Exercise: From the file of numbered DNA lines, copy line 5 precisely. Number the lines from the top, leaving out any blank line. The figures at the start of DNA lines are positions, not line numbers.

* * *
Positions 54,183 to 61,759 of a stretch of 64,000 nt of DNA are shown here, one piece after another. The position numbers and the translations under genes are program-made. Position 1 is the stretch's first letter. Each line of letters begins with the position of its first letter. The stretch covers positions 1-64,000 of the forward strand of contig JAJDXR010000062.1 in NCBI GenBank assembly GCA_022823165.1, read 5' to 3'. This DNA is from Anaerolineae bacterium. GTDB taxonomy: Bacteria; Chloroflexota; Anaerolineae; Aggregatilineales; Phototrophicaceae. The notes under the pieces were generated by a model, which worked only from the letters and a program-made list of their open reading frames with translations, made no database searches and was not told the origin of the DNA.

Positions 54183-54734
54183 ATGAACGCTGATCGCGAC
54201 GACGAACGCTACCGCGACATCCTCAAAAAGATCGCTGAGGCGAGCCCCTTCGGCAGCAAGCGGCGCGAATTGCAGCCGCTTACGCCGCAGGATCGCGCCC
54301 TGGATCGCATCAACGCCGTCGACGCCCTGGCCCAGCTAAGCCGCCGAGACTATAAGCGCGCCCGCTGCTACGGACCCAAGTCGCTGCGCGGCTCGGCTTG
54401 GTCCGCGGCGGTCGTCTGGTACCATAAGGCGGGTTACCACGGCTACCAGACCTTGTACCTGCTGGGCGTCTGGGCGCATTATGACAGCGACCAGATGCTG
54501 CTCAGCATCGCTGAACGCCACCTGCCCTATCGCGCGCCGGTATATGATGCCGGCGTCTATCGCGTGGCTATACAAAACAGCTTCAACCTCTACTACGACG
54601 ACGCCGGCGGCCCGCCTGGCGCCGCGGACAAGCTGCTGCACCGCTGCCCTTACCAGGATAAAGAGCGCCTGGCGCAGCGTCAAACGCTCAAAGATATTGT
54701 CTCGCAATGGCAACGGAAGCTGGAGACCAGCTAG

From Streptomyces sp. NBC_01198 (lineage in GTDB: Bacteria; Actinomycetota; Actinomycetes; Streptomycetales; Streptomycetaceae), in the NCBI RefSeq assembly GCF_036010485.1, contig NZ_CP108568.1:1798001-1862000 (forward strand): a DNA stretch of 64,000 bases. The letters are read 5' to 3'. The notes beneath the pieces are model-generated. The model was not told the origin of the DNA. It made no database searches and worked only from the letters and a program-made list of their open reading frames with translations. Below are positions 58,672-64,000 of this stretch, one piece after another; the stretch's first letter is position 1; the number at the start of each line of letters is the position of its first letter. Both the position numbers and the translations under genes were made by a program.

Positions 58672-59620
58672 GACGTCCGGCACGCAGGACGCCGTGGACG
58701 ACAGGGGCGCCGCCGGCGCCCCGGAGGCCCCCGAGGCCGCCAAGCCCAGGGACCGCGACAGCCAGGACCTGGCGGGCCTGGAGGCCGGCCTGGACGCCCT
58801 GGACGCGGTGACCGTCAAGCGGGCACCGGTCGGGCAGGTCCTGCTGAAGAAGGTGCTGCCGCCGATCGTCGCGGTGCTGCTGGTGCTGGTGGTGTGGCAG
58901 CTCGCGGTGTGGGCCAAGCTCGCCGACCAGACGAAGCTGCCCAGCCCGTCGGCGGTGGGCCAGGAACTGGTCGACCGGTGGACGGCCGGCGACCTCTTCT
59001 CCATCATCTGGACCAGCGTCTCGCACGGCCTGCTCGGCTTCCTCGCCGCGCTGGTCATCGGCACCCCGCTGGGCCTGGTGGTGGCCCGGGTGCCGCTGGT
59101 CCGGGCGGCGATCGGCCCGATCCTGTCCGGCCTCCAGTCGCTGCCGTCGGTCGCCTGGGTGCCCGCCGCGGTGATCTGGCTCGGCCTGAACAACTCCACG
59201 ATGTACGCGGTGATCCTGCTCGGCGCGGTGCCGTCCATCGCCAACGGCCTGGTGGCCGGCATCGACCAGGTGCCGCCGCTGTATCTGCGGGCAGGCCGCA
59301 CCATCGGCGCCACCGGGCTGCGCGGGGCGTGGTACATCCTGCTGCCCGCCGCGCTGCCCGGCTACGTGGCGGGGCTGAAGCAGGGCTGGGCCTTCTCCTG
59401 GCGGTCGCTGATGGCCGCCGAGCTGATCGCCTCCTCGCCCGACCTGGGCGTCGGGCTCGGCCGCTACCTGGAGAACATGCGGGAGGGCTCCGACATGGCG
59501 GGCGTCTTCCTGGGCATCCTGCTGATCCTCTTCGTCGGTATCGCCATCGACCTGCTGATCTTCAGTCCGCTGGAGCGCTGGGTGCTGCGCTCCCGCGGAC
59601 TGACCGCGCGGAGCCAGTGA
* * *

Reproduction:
54301 TGGATCGCATCAACGCCGTCGACGCCCTGGCCCAGCTAAGCCGCCGAGACTATAAGCGCGCCCGCTGCTACGGACCCAAGTCGCTGCGCGGCTCGGCTTG